4. Compiling and Running Sample Applications
The chapter describes how to compile and run applications in a DPDK environment. It also provides a pointer to where sample applications are stored.
4.1. Compiling a Sample Application
Once a DPDK target environment directory has been created (such as
x86_64-native-bsdapp-clang), it contains all libraries and header files required
to build an application.
When compiling an application in the FreeBSD environment on the DPDK, the following variables must be exported:
RTE_SDK- Points to the DPDK installation directory.
RTE_TARGET- Points to the DPDK target environment directory. For FreeBSD, this is the
The following is an example of creating the
helloworld application, which runs
in the DPDK FreeBSD environment. While the example demonstrates compiling
using gcc version 4.9, compiling with clang will be similar, except that the
parameter can probably be omitted. The
helloworld example may be found in the
The directory contains the
main.c file. This file, when combined with the
libraries in the DPDK target environment, calls the various functions to
initialize the DPDK environment, then launches an entry point (dispatch
application) for each core to be utilized. By default, the binary is generated
in the build directory.
setenv RTE_SDK /home/user/DPDK cd $(RTE_SDK) cd examples/helloworld/ setenv RTE_SDK $HOME/DPDK setenv RTE_TARGET x86_64-native-bsdapp-gcc gmake CC=gcc49 CC main.o LD helloworld INSTALL-APP helloworld INSTALL-MAP helloworld.map ls build/app helloworld helloworld.map
In the above example,
helloworld was in the directory structure of the
DPDK. However, it could have been located outside the directory
structure to keep the DPDK structure intact. In the following case,
helloworld application is copied to a new directory as a new starting
setenv RTE_SDK /home/user/DPDK cp -r $(RTE_SDK)/examples/helloworld my_rte_app cd my_rte_app/ setenv RTE_TARGET x86_64-native-bsdapp-gcc gmake CC=gcc49 CC main.o LD helloworld INSTALL-APP helloworld INSTALL-MAP helloworld.map
4.2. Running a Sample Application
nic_uiomodules must be set up prior to running an application.
- Any ports to be used by the application must be already bound to the
nic_uiomodule, as described in section Binding Network Ports to the nic_uio Module, prior to running the application. The application is linked with the DPDK target environment’s Environment Abstraction Layer (EAL) library, which provides some options that are generic to every DPDK application.
The following is the list of options that can be given to the EAL:
./rte-app -l CORELIST [-n NUM] [-b <domain:bus:devid.func>] \ [-r NUM] [-v] [--proc-type <primary|secondary|auto>]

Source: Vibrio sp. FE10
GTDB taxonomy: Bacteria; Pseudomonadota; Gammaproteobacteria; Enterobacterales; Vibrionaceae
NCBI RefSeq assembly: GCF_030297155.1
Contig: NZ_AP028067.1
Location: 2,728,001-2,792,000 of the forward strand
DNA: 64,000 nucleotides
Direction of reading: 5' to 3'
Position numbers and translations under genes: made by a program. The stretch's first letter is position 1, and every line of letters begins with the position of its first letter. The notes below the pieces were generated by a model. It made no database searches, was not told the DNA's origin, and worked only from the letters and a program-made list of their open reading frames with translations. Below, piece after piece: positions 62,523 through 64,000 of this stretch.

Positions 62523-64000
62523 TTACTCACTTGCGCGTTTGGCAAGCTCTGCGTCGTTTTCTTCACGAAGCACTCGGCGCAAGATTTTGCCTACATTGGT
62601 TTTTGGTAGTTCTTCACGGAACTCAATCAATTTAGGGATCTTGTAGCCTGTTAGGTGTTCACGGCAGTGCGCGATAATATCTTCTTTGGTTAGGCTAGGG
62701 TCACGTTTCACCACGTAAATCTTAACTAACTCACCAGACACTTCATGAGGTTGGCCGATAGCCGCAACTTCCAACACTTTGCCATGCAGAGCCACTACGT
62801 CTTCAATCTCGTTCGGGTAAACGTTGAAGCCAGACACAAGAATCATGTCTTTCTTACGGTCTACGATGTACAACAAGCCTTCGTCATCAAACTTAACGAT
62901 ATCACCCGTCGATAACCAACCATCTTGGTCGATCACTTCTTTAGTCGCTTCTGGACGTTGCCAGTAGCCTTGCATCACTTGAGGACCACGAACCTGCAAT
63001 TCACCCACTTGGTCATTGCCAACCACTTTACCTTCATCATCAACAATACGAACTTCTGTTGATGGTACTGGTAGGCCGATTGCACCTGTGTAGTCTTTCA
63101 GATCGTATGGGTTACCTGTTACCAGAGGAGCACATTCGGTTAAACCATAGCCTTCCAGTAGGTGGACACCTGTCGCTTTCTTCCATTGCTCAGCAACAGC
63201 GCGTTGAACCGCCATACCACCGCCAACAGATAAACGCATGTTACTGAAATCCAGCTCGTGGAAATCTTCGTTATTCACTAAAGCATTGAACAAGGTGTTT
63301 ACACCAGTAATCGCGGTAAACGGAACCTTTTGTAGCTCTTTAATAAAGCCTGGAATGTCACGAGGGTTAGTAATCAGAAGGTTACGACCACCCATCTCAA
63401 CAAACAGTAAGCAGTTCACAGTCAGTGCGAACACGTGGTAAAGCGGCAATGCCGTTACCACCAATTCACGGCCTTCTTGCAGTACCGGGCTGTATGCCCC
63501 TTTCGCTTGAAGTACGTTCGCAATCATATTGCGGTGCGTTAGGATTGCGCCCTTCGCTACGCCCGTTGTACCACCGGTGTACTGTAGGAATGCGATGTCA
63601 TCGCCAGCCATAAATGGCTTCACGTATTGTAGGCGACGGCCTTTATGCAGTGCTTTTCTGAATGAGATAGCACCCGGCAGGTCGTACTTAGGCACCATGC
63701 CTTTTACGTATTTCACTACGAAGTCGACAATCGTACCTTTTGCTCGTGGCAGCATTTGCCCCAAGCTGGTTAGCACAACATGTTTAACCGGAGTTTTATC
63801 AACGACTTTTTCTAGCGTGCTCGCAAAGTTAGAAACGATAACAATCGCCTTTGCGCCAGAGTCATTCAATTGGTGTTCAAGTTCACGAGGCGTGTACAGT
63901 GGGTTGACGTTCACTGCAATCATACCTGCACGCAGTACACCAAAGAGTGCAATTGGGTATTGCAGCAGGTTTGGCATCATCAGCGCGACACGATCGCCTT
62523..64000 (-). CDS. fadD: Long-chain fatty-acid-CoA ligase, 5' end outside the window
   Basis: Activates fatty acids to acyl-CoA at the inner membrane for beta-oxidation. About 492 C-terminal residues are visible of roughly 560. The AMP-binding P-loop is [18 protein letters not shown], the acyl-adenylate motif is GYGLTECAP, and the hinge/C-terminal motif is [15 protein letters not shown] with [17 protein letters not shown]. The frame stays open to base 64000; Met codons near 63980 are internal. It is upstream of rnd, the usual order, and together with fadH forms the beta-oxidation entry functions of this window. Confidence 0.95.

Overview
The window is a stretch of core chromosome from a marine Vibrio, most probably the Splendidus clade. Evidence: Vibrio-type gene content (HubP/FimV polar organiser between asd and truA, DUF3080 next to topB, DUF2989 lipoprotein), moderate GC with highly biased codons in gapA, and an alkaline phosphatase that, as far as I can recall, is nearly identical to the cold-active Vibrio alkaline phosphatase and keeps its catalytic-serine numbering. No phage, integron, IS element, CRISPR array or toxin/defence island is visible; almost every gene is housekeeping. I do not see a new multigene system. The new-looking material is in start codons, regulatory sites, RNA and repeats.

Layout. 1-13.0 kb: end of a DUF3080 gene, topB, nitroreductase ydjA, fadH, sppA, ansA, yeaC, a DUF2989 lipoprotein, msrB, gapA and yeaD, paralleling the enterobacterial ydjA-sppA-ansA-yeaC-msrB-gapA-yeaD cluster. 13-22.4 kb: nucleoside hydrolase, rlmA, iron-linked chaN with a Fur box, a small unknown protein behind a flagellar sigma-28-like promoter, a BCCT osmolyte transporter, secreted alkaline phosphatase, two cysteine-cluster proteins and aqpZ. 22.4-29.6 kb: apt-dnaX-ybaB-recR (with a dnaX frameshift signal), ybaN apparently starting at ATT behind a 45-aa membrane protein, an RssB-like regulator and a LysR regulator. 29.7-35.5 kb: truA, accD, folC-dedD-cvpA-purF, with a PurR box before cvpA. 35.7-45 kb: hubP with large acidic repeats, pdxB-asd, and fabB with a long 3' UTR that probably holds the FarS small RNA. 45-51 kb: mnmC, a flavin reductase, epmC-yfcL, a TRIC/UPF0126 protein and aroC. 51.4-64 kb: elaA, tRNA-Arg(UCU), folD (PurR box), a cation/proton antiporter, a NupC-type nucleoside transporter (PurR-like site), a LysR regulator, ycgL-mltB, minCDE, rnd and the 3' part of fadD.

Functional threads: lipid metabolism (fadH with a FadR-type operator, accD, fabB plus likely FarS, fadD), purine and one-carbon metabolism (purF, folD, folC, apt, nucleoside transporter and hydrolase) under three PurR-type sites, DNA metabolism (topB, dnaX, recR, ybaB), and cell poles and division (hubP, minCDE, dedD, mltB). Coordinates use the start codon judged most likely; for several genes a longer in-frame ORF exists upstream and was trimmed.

EAL has a common interface between all operating systems and is based on the
Linux notation for PCI devices. For example, a FreeBSD device selector of
pci0:2:0:1 is referred to as
02:00.1 in EAL.
The EAL options for FreeBSD are as follows:
-l CORELIST: A hexadecimal bit mask of the cores to run on. Note that core numbering can change between platforms and should be determined beforehand. The corelist is a list of cores to use instead of a core mask.
-n NUM: Number of memory channels per processor socket.
-b <domain:bus:devid.func>: Blacklisting of ports; prevent EAL from using specified PCI device (multiple
-boptions are allowed).
--use-device: Use the specified Ethernet device(s) only. Use comma-separate
[domain:]bus:devid.funcvalues. Cannot be used with
-r NUM: Number of memory ranks.
-v: Display version information on startup.
--proc-type: The type of process instance.
Other options, specific to Linux and are not supported under FreeBSD are as follows:
socket-mem: Memory to allocate from hugepages on specific sockets.
--huge-dir: The directory where hugetlbfs is mounted.
mbuf-pool-ops-name: Pool ops name for mbuf to use.
--file-prefix: The prefix text used for hugepage filenames.
-m MB: Memory to allocate from hugepages, regardless of processor socket. It is recommended that
--socket-membe used instead of this option.
-l option is mandatory; the others are optional.
Copy the DPDK application binary to your target, then run the application as follows (assuming the platform has four memory channels, and that cores 0-3 are present and are to be used for running the application):
./helloworld -l 0-3 -n 4
--file-prefix EAL options are used for running multiple
DPDK processes. See the “Multi-process Sample Application” chapter
in the DPDK Sample Applications User Guide and the DPDK
Programmers Guide for more details.
4.3. Running DPDK Applications Without Root Privileges
Although applications using the DPDK use network ports and other hardware resources directly, with a number of small permission adjustments, it is possible to run these applications as a user other than “root”. To do so, the ownership, or permissions, on the following file system objects should be adjusted to ensure that the user account being used to run the DPDK application has access to them:
- The userspace-io device files in
/dev, for example,
/dev/uio1, and so on
- The userspace contiguous memory device:
Please refer to the DPDK Release Notes for supported applications.